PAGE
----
FARMINGTON — Franklin County commissioners voted 2-1 Tuesday to approve a $5.65 million budget for 2014-15. Chairman Fred Hardy of New Sharon voted against it.

The budget is $13,947 more than what the Franklin County Budget Advisory Committee approved June 18. The additional money is for the county’s 25 percent share of a restitution specialist who works for the prosecutorial district that serves Androscoggin, Franklin and Oxford counties. The district attorney has offices in the three counties but the specialist is based in Androscoggin County.

The budget panel did not add the money for the specialist because the request came in after commissioners had made their recommendation.

Deputy District Attorney Andrew Robinson said the specialist collects the money that is owed for restitution and disperses it to the people in the counties who are owed restitution. The person also writes up all the motions to the court in regards to people who were ordered to pay but do not. The specialist also collects all of the supervision fees, among other tasks, he said.

The position was formerly paid for through a federal grant but it was not renewed in the summer of 2013, Robinson said.

Another issue was that Androscoggin and Oxford counties work on a Jan. 1 through Dec. 31 budget year and Franklin County is on a July 1 through June 30 year, and Franklin County’s budget time frame was missed, he said.

Hardy said he initially looked at seeing if someone from Franklin County could handle the restitution service but was pretty well convinced that the county could not do it and save money.

Commissioners voted unanimously to add the specialist.

The money requested will now go back to the Budget Committee to reconsider at 5 p.m. Thursday, June 26, at the county courthouse.

Commissioners also voted 2-1, with Gary McGrane opposed, to restore the Greater Franklin Development Corp.’s request to $60,000. The Budget Committee reduced it to $50,000.

The mixed vote prevents the budget panel from reconsidering it. It would have had to have the commissioners’ unanimous support to go back before the committee.

Some budget panel members want the agency to be self-sustaining and off the county’s program grants.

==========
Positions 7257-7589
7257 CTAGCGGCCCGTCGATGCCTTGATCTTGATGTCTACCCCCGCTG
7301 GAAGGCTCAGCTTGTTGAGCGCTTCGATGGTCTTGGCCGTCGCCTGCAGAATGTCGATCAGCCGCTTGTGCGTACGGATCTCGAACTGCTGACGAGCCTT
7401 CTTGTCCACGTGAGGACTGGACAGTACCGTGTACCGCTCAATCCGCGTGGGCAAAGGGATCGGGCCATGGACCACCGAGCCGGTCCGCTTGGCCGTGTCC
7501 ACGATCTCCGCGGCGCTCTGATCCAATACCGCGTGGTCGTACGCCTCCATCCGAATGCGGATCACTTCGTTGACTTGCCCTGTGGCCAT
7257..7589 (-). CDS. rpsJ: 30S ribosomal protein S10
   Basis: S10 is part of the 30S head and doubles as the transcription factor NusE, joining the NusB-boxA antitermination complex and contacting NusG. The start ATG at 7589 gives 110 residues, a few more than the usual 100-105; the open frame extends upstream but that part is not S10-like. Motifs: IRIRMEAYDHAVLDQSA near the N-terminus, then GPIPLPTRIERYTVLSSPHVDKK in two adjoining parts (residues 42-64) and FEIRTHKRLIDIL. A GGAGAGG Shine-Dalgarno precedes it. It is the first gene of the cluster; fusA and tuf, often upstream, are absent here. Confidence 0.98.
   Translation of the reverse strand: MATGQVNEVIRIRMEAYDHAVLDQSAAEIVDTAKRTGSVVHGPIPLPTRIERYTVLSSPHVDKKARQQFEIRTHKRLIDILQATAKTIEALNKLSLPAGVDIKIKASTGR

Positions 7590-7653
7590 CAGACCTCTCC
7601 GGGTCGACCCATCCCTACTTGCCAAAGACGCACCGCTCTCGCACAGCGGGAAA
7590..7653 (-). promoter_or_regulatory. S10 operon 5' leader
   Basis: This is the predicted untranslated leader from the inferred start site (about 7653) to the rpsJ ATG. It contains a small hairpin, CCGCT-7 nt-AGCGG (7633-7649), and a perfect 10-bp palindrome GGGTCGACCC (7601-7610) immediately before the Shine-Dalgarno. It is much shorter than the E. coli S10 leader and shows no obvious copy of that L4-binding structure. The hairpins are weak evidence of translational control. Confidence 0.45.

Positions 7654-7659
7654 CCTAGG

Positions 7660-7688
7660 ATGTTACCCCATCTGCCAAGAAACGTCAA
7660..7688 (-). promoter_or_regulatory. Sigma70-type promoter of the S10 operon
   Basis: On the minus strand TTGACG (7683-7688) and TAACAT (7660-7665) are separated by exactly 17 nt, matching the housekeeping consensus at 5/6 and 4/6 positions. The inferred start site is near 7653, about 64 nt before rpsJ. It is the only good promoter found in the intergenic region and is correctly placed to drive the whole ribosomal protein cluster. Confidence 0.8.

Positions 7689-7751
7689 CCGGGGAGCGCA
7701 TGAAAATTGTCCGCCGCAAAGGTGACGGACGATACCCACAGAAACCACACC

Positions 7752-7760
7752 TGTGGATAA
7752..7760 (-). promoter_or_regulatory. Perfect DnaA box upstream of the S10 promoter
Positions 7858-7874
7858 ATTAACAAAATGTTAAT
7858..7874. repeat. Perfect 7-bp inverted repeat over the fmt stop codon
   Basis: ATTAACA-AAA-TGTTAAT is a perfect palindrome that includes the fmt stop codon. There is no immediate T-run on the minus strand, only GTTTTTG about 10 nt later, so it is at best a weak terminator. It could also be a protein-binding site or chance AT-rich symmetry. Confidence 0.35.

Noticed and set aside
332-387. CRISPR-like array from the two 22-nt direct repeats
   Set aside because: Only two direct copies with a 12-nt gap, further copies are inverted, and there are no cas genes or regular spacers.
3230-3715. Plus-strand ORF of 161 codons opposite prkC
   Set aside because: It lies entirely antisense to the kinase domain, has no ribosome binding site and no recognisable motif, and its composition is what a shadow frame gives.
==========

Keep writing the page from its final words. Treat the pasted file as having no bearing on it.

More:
“I certainly cannot go along with this,” Hardy, who is on the corporation’s board, said of the budget panel’s amount.

Commissioner Clyde Barker of Strong said he recommended they stick to the $60,000.

There is a lot going on behind the scenes that cannot be discussed in public, Barker and Hardy said.

Hardy named some businesses that the organization helped bring to the county along with jobs, including Comfort Inn and Suites in Wilton, Poland Spring Water Co.’s bottling plant in Kingfield and NotifyMD in Farmington.

It is worthwhile to keep, Hardy said.

Some budget panel members said previously they want to see more results with more focus on smaller businesses.

McGrane said he did not disagree with fellow commissioners.

When the group initially asked to be taken out of the county portion of the budget and put in to the program grants, members said they planned to reduce their dependence on the county for money, McGrane said.

“I think it is time the Greater Franklin County Development Corp. wean itself from the county,” he said.

Barker said Executive Director Alison Hagerstrom explained at a meeting that businesses and outside agencies are not giving as much to the organization.

Hardy said that Greater Franklin County Development Corp. and its economic development function is important to the county.

“I think it is worth saving,” he said.

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